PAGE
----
The State Government has introduced new mediation laws in Queensland to provide an alternative solution for farmers when struggling to comply with their bank’s mortgage terms. This is a great alternative from having to engage in expensive and drawn out legal battles that could lead to their financial ruin! 

What is Mediation?

Mediation is the attempt to settle a legal dispute through active participation of a third party (appropriately qualified and independent mediator) who works to find points of agreement and encourage those in conflict to agree on a fair result.

The new law

The Farm Business Debt Mediation Act 2017 (Qld) came into effect in Queensland on 1 July 2017. Prior to this new Act, there was only a ‘voluntary’ farm debt mediation scheme. While most large Banks participated in this voluntary scheme, not all rural credit providers took part in the mediation process which was detrimental to many farmers.

Under the new laws that came in on 1 July, 2017, all Banks and financial institutions who have loaned monies for “farm business debt” must now offer to engage in mediation with the farmer and act in good faith to efficiently and fairly resolve matters relating to the debt owed, prior to taking enforcement action against the farmer.

What is “Farm business debt”?

It is an amount owed by a farmer that –
  • Was borrowed for the purpose of conducting a farming business, and
  • Is secured by a mortgage over land.

What loans are excluded from the new Mediation laws?

Because of the definition of “farm business debt”, any monies borrowed by a farmer that are secured by farming machinery, farm infrastructure, crops or livestock, etc, are not covered by this mandatory mediation requirement.

This means that for these debts, if a farmer cannot repay the loan in accordance with the loan terms, the bank does not need to enter into mediation with the farmer before taking enforcement action which may include:
  • Selling the machinery etc that is held as security, or
  • Taking action against the farmer personally and appointing a liquidator or trustee in bankruptcy to recover the monies owed.

What is the process under the new Mediation regime?

If a farmer is in default under their mortgage or is at risk of defaulting (ie. Behind in making payments, taking out other loans without the bank’s consent or altering or devaluing the farm that is used as security), the Bank must now issue the farmer with a Notice. The farmer then has a period of time to provide a reply to this notice and both parties then make arrangements to appoint a mediator.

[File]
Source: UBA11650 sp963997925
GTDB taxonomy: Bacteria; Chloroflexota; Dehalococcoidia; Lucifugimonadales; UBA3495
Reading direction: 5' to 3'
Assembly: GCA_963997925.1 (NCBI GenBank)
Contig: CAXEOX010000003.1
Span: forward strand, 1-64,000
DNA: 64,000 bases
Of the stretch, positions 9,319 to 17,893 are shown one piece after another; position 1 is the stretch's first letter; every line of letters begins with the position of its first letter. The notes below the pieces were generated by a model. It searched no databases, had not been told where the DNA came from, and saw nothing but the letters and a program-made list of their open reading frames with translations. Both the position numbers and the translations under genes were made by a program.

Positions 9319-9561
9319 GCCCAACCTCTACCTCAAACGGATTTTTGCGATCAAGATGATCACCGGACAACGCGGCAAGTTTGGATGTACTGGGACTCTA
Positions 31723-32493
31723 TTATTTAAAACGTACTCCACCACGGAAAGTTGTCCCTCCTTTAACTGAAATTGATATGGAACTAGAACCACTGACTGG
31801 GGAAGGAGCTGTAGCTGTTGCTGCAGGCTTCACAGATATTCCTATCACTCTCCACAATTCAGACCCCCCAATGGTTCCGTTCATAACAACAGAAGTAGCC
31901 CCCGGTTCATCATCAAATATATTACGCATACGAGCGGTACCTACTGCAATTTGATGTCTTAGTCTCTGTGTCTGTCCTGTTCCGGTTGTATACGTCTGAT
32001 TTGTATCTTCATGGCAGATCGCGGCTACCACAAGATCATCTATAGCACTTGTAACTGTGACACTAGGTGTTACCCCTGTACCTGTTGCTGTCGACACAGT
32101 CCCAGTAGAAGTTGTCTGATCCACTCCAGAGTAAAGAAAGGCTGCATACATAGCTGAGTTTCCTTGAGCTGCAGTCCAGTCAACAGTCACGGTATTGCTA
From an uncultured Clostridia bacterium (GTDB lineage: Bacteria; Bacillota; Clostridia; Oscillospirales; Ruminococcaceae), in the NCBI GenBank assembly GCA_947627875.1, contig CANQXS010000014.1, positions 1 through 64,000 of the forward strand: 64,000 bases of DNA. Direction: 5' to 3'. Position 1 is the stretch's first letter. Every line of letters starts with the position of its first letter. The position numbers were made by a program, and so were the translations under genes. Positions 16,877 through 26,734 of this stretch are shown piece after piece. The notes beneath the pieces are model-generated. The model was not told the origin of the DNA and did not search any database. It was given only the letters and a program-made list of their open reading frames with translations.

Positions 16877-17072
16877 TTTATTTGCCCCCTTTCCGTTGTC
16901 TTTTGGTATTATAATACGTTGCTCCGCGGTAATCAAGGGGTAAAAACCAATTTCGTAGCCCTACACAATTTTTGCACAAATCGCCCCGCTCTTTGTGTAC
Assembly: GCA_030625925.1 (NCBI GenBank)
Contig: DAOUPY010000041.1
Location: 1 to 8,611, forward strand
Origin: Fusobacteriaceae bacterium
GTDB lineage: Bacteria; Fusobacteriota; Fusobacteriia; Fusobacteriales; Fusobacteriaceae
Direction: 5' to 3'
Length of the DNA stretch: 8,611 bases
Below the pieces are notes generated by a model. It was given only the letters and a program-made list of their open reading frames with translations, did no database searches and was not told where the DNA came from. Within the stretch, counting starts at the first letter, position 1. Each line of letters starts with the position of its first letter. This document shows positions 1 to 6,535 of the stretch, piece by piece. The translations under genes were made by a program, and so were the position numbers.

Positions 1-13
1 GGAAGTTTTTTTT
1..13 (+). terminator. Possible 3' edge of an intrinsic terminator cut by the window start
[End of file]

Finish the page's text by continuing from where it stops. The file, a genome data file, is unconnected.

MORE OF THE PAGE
What if the Bank fails to offer Mediation?

If the Bank fails to offer mediation with the farmer, then the farmer can stop the Bank from taking further action against them by applying to QRIDA (formally QRAA) for an Enforcement Suspension Certificate.

Who pays?

Each party bears their own costs of the mediation and contributes to half of the mediator’s costs.

How can your solicitor help?

If you or your family is in a situation where you need to negotiate with your bank on amending the terms of your loan agreement, you can request your solicitor to assist with this process along with your accountant.

The solicitor’s job in the mediation process is to assist and advise the farmer and discuss and explain legal options raised to ensure the farmer is fully informed on all options offered by the Bank. In addition to attending the mediation with the farmer, the solicitor would also assist in drafting and reviewing the terms of settlement that are reached between the farmer and the Bank to ensure all terms required by the farmer that have been agreed to by the Bank are included in the written agreement.


For situations such as these, it is important to obtain legal and financial advice as early as possible and prior to entering into any arrangement with your Bank to ensure you are fully informed of exactly what the agreement requires you and the Bank to do.

This mandatory mediation regime brings Queensland in line with New South Wales and Victoria for Banks to mediate with farmers on debts owed prior to foreclosure. South Australia, Tasmania and Western Australia are yet to make their mediation processes mandatory.

If you are interested in finding out more, please do not hesitate to contact us to discuss further.

At McKays, we have our own team of experienced commercial lawyers that can assist you with negotiating with your Bank if you are having difficulty in complying with the mortgage terms.